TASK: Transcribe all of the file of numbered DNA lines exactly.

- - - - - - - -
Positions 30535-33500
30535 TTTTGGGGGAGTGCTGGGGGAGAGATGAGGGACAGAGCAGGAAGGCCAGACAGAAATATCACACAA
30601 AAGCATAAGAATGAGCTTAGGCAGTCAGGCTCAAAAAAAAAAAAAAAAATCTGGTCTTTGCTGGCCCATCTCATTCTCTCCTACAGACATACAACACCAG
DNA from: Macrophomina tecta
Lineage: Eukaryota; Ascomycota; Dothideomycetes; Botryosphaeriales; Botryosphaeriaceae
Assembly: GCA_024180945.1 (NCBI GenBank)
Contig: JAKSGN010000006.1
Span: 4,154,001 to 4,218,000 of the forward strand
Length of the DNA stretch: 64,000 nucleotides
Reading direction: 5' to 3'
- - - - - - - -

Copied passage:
Positions 30535-33500
30535 TTTTGGGGGAGTGCTGGGGGAGAGATGAGGGACAGAGCAGGAAGGCCAGACAGAAATATCACACAA
30601 AAGCATAAGAATGAGCTTAGGCAGTCAGGCTCAAAAAAAAAAAAAAAAATCTGGTCTTTGCTGGCCCATCTCATTCTCTCCTACAGACATACAACACCAG
DNA from: Macrophomina tecta
Lineage: Eukaryota; Ascomycota; Dothideomycetes; Botryosphaeriales; Botryosphaeriaceae
Assembly: GCA_024180945.1 (NCBI GenBank)
Contig: JAKSGN010000006.1
Span: 4,154,001 to 4,218,000 of the forward strand
Length of the DNA stretch: 64,000 nucleotides
Reading direction: 5' to 3'